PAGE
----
Sunday, January 27, 2013

The Best Essay on Women in the Military You'll Read

Check this out, at Hot Air, "Some advice on women in combat from a female veteran":
I’m a female veteran. I deployed to Anbar Province, Iraq. When I was active duty, I was 5’6, 130 pounds, and scored nearly perfect on my PFTs. I naturally have a lot more upper body strength than the average woman: not only can I do pull-ups, I can meet the male standard. I would love to have been in the infantry. And I still think it will be an unmitigated disaster to incorporate women into combat roles. I am not interested in risking men’s lives so I can live my selfish dream.

We’re not just talking about watering down the standards to include the politically correct number of women into the unit. This isn’t an issue of “if a woman can meet the male standard, she should be able to go into combat.” The number of women that can meet the male standard will be miniscule–I’d have a decent shot according to my PFTs, but dragging a 190-pound man in full gear for 100 yards would DESTROY me–and that miniscule number that can physically make the grade AND has the desire to go into combat will be facing an impossible situation that will ruin the combat effectiveness of the unit. First, the close quarters of combat units make for a complete lack of privacy and EVERYTHING is exposed, to include intimate details of bodily functions. Second, until we succeed in completely reprogramming every man in the military to treat women just like men, those men are going to protect a woman at the expense of the mission. Third, women have physical limitations that no amount of training or conditioning can overcome. Fourth, until the media in this country is ready to treat a captured/raped/tortured/mutilated female soldier just like a man, women will be targeted by the enemy without fail and without mercy.

I saw the male combat units when I was in Iraq. They go outside the wire for days at a time. They eat, sleep, urinate and defecate in front of each other and often while on the move. There’s no potty break on the side of the road outside the wire. They urinate into bottles and defecate into MRE bags. I would like to hear a suggestion as to how a woman is going to urinate successfully into a bottle while cramped into a humvee wearing full body armor. And she gets to accomplish this feat with the male members of her combat unit twenty inches away. Volunteers to do that job? Do the men really want to see it? Should they be forced to?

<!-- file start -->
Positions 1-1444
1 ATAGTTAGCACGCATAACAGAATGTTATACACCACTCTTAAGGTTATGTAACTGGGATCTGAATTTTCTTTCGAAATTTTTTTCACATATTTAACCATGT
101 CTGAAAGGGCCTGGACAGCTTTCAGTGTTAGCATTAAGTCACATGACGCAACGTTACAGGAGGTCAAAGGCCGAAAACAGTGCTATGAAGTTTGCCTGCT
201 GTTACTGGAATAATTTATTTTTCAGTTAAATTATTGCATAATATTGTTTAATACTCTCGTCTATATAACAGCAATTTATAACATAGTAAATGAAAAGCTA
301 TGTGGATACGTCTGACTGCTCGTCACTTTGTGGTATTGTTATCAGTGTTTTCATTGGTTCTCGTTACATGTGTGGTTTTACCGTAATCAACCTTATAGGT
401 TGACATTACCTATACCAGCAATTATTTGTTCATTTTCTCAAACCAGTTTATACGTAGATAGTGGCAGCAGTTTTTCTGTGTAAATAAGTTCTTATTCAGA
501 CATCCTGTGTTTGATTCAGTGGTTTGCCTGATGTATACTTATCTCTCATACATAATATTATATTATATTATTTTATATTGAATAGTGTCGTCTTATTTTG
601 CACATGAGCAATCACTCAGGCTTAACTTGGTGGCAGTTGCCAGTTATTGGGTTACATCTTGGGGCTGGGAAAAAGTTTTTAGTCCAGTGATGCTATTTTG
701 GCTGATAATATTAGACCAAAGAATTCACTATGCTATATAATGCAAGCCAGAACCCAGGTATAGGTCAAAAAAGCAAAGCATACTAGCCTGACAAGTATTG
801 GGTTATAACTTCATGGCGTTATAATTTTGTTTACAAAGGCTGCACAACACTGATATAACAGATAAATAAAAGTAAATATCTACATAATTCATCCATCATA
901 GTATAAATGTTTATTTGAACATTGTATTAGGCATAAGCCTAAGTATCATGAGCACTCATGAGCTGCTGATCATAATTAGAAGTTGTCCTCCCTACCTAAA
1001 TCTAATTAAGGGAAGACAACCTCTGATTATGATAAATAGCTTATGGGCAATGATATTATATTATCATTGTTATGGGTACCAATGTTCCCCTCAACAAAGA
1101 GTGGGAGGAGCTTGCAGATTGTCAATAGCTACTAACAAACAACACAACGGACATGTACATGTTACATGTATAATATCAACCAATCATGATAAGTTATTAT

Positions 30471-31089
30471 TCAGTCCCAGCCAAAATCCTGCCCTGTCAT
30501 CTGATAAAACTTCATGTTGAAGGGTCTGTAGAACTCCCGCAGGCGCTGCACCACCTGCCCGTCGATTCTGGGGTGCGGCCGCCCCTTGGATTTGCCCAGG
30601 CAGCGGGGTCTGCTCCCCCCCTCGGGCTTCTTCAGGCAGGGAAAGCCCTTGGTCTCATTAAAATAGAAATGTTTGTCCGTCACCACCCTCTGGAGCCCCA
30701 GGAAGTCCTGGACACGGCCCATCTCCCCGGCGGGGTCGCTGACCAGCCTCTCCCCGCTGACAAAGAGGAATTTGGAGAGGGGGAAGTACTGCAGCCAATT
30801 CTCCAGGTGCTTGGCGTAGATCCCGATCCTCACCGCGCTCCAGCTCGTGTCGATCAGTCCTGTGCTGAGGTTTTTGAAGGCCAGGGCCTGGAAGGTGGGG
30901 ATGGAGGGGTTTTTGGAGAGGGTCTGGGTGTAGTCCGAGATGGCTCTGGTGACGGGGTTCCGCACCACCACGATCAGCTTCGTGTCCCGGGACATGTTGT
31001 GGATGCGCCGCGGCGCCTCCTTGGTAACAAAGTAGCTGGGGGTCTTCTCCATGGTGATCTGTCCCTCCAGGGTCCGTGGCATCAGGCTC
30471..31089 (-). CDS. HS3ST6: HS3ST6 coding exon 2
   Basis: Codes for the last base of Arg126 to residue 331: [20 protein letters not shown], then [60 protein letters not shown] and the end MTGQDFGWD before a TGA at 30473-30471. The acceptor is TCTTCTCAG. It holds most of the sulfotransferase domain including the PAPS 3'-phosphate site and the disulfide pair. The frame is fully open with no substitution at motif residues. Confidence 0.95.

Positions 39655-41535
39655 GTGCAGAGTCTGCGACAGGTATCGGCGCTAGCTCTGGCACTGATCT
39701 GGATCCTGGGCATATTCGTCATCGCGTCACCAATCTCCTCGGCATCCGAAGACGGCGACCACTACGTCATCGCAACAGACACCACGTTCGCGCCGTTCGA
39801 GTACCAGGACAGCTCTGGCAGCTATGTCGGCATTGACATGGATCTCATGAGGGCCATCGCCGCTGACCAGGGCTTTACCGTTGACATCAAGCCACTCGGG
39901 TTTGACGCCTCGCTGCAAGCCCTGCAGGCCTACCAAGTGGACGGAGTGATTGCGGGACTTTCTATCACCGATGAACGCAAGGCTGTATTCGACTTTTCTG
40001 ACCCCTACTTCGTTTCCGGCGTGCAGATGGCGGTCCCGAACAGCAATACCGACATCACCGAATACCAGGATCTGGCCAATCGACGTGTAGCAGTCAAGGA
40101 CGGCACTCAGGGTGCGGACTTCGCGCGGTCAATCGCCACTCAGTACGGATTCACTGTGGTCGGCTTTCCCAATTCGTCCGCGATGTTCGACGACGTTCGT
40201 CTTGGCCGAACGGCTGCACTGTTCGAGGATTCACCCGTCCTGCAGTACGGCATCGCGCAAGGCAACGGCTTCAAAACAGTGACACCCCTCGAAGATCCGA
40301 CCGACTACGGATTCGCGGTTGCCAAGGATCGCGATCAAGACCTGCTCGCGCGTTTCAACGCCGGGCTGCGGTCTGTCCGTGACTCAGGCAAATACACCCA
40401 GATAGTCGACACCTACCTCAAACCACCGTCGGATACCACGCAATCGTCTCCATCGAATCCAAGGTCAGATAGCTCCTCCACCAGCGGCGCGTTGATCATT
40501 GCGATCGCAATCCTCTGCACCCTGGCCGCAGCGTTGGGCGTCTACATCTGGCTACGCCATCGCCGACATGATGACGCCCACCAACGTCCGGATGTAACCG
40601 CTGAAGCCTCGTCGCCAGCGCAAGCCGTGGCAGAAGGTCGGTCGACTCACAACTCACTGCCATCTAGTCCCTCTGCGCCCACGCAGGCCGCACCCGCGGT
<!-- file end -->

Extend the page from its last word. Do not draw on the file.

More at the link.

That piece should be required reading for anyone on the topic.

And check Jazz Shaw's earlier comments, "A few thoughts on women in combat from a dinosaur."

And there was some push back at my previous post, "Women in Combat." I hear the criticism, although folks are overlooking what I wrote:
I think it's about time, although the service branches should be flexible in adapting to gender differences, going with what works and what is comfortable for those on the ground.
So to be clear, I've been talking to veterans on this topic for over ten years and opinions are divided. Some male vets report that women just aren't able to meet the standards of men, and this will reduce combat morale and readiness. But some men have reported that they'd just as soon have women as men as comrades. And I've had lots of women veterans who argue that the prohibitions on women amount to rank sexist discrimination and that they'd like the opportunity to serve equal in ground combat. I don't know from first hand experience. I am not a veteran. I'm a professor. As a matter of straight up military performance, I'd say all male ground combat units should be the exclusive norm. But as a matter of current day realities where everything is a matter of equal opportunity, I expect that the more the services can guaranty open access for women who want to perform those roles the better. If that's politically correct, so be it.